It should be noted that at the beginning of Yirmeyahu's prophecy, he does not explicitly name the northern kingdom that will destroy Jerusalem; only later in his prophecies does he identify it as Babylonia.

Yirmeyahu's prophecy of the destruction of the city should be compared with the actual account of the destruction as it is presented at the end of the book (Yirmeyahu 39:5):

But the army of the Kasdim pursued after them and overtook Tzidkiyahu in the plains of Jericho; and when they had taken him, they brought him up to Nevukhadnetzar king of Babylonia, to Rivla in the land of Chamat, where he spoke judgment against him.[7]

The reference to judgment is similar, although in chapter 39 the reference is to the Babylonian king judging Tzidkiyahu king of Yehuda (and not the judgment of God). It is possible, however, that the linguistic relationship between the prophecy and its realization teaches that the Babylonians' judgment of Tzidkiyahu reflects divine judgment. On the superficial level, Tzidkiyahu hears the rebuke of Nevukhadnetzar king of Babylonia for his having betrayed and rebelled against him, but Yirmeyahu teaches us that we should hear the rebuke of the Babylonian king as the reproach of God, who had sent Nevukhadnetzar, for Israel's betrayal and rebellion against the King of the Universe: "Regarding all their wickedness, in that they have forsaken Me, and have burned incense to other gods." The king of Babylonia serves here as the unwitting agent of God.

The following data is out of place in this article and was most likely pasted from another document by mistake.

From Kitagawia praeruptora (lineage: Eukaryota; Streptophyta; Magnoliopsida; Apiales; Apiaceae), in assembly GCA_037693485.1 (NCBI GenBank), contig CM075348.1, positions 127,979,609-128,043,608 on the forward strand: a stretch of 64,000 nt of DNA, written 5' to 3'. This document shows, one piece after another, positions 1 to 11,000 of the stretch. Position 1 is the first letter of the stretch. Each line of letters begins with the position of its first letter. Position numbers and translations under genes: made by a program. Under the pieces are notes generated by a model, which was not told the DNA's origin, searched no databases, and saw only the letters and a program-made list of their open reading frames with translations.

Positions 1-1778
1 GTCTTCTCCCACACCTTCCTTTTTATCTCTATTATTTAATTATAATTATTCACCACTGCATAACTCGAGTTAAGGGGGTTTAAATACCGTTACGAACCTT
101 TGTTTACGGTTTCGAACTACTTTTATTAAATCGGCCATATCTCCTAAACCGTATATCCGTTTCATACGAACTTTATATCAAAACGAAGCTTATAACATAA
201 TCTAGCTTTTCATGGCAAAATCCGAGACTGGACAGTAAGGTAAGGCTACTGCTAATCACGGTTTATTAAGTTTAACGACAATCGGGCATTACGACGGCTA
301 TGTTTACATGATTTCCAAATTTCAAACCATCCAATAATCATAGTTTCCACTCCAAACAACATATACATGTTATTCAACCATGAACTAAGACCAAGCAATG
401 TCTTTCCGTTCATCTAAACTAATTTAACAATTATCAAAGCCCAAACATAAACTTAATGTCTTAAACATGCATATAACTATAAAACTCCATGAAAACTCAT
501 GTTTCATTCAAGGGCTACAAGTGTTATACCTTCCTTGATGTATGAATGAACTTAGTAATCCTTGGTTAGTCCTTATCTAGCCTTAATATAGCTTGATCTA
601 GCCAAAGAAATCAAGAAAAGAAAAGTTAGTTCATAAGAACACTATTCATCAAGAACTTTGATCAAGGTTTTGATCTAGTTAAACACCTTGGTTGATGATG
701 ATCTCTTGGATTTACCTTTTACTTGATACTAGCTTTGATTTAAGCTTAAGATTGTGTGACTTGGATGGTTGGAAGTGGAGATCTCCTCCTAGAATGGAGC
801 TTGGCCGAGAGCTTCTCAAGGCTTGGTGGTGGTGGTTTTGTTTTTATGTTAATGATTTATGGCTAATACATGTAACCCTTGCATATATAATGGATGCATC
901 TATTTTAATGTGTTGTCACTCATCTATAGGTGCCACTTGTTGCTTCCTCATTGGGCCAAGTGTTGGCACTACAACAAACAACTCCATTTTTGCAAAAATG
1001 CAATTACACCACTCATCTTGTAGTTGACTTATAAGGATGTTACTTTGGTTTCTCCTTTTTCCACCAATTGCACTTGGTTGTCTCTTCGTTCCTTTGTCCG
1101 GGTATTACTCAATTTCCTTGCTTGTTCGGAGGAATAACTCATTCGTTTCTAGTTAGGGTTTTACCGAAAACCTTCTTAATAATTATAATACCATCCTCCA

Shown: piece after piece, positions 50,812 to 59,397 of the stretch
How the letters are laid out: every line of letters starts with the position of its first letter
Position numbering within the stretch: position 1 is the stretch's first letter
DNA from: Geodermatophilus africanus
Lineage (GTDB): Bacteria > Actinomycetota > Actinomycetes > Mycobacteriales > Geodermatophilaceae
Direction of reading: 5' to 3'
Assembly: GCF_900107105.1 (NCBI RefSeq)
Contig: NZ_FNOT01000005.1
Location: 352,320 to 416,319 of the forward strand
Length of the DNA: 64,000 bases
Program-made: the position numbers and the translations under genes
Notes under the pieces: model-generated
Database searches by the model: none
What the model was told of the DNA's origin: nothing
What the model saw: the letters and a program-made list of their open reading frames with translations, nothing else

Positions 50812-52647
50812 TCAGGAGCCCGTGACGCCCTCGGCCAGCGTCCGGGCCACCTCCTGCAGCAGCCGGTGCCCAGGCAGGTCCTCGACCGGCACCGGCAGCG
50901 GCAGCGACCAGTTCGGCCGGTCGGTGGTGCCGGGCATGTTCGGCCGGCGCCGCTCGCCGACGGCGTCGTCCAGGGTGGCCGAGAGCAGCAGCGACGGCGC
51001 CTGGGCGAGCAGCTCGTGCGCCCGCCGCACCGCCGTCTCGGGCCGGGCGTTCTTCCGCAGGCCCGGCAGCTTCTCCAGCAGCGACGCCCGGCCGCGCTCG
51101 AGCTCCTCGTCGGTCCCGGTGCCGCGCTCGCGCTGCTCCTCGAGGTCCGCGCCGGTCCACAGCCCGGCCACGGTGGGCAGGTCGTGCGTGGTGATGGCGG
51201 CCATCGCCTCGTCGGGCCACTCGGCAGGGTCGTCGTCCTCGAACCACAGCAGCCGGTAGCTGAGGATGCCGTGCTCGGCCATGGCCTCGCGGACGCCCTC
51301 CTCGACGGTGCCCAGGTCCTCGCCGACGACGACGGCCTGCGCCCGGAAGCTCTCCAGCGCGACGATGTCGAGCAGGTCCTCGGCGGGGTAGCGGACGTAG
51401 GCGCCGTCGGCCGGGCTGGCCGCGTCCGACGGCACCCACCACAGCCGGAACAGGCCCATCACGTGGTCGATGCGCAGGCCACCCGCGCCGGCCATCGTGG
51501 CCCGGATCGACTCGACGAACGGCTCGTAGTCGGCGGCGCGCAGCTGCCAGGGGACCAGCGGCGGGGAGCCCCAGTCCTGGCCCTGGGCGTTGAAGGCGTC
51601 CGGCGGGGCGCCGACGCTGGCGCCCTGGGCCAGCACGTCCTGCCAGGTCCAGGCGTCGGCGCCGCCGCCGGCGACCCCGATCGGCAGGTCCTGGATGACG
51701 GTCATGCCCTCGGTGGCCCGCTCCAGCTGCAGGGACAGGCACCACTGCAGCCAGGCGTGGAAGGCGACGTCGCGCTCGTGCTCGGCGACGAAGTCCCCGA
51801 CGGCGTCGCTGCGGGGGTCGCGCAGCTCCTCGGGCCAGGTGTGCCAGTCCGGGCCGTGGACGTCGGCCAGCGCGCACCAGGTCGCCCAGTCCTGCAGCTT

VI. "A Fortified City and an Iron Pillar" – Between Yirmeyahu and the People

The prophecy closes with God encouraging Yirmeyahu to begin his work as a prophet, and it emphasizes the tension that will arise between Yirmeyahu and the people as a result of his prophetic mission:

(17) You therefore gird up your loins, and arise, and speak to them all that I command you; do not be dismayed at them, lest I dismay you before them.

(18) For, behold, I have made you this day as a fortified city, and an iron pillar, and walls of brass against the whole land, against the kings of Yehuda, against its princes, against its priests, and against the people of the land.

(19) And they shall fight against you, but they shall not prevail against you; for I am with you, says the Lord, to deliver you.

This closing of the prophecy continues the prophecy of visions adjacent to it, but it appears to summarize the prophecy of consecration as a whole.